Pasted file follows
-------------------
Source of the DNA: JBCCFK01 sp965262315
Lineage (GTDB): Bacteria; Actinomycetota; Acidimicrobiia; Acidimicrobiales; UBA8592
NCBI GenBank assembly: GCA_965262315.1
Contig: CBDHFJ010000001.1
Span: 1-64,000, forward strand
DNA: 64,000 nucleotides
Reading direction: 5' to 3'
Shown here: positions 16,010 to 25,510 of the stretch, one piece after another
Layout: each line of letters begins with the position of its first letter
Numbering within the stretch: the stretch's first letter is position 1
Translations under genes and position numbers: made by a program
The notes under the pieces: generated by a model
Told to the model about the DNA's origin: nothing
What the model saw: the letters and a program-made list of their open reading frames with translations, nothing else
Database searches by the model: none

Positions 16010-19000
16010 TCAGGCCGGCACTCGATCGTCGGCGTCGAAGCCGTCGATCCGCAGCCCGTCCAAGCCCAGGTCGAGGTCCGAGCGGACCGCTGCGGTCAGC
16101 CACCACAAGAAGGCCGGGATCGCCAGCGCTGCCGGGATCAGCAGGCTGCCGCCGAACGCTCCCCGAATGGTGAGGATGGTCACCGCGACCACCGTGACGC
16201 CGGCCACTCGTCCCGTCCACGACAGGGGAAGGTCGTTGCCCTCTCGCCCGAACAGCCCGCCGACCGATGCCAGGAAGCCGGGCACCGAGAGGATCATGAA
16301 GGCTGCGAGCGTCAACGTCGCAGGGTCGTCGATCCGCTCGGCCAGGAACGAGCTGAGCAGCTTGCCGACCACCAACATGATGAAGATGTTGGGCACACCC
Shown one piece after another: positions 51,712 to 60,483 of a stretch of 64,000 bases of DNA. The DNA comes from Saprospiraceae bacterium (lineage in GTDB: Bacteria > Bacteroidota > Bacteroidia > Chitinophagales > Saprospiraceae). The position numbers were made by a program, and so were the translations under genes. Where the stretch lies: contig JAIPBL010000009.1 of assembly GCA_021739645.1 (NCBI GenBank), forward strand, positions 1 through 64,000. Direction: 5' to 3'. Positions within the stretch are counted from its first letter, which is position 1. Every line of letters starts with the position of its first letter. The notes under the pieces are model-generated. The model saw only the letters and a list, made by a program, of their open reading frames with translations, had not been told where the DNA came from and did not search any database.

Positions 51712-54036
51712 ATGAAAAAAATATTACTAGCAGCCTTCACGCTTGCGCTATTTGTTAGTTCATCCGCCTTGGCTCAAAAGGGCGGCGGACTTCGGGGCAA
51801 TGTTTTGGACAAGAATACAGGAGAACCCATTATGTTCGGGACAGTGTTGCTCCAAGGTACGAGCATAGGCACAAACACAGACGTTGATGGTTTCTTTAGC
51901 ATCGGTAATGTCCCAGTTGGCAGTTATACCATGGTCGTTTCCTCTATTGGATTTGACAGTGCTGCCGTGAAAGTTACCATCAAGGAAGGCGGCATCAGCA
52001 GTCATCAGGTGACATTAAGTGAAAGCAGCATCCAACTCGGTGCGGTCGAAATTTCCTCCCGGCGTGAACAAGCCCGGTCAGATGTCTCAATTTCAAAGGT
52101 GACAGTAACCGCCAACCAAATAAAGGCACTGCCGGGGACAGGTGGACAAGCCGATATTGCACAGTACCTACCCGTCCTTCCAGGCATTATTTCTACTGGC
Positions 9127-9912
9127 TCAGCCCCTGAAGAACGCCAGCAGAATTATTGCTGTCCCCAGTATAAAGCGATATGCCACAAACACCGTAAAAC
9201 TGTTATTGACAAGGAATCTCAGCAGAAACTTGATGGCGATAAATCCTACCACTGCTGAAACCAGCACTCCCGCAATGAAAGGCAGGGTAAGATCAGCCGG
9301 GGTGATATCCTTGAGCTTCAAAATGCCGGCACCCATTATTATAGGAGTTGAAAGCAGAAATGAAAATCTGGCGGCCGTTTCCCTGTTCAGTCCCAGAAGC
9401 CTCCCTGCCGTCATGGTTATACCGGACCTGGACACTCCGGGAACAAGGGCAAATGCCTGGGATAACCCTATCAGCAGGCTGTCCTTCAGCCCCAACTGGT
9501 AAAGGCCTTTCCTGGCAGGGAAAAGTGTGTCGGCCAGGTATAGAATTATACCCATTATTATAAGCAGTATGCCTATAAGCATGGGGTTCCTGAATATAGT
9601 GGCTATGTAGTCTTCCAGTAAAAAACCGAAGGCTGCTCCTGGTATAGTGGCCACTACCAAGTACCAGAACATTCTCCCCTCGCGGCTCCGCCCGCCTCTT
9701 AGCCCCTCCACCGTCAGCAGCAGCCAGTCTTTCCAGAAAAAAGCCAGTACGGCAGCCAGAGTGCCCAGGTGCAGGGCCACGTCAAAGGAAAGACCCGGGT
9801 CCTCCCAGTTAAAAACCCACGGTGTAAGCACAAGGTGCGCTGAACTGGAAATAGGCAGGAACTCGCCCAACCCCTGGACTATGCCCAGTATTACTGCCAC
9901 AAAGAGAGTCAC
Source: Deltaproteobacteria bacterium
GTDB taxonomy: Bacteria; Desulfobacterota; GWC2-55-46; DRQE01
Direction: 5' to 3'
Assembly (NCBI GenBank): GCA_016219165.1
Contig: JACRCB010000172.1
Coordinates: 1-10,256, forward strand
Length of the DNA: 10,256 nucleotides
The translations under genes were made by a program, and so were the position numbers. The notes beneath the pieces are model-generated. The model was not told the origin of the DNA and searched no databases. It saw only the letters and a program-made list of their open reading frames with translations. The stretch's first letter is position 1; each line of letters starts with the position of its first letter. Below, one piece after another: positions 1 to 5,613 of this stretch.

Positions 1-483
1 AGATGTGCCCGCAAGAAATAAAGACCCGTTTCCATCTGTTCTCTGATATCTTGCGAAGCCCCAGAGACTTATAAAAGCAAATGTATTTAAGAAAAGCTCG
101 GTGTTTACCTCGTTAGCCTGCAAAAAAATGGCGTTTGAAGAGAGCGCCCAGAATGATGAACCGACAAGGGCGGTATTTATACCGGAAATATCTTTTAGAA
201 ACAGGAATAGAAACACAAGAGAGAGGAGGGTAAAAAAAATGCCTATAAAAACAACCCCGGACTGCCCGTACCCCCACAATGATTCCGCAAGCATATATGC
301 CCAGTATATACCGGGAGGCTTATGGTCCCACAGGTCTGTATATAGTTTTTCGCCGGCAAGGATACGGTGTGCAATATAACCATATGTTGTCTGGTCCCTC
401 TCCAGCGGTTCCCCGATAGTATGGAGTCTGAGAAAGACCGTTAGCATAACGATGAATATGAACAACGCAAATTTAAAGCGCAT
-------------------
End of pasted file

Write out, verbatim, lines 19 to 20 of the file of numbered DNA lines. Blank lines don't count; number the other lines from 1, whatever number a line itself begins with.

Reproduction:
16201 CGGCCACTCGTCCCGTCCACGACAGGGGAAGGTCGTTGCCCTCTCGCCCGAACAGCCCGCCGACCGATGCCAGGAAGCCGGGCACCGAGAGGATCATGAA
16301 GGCTGCGAGCGTCAACGTCGCAGGGTCGTCGATCCGCTCGGCCAGGAACGAGCTGAGCAGCTTGCCGACCACCAACATGATGAAGATGTTGGGCACACCC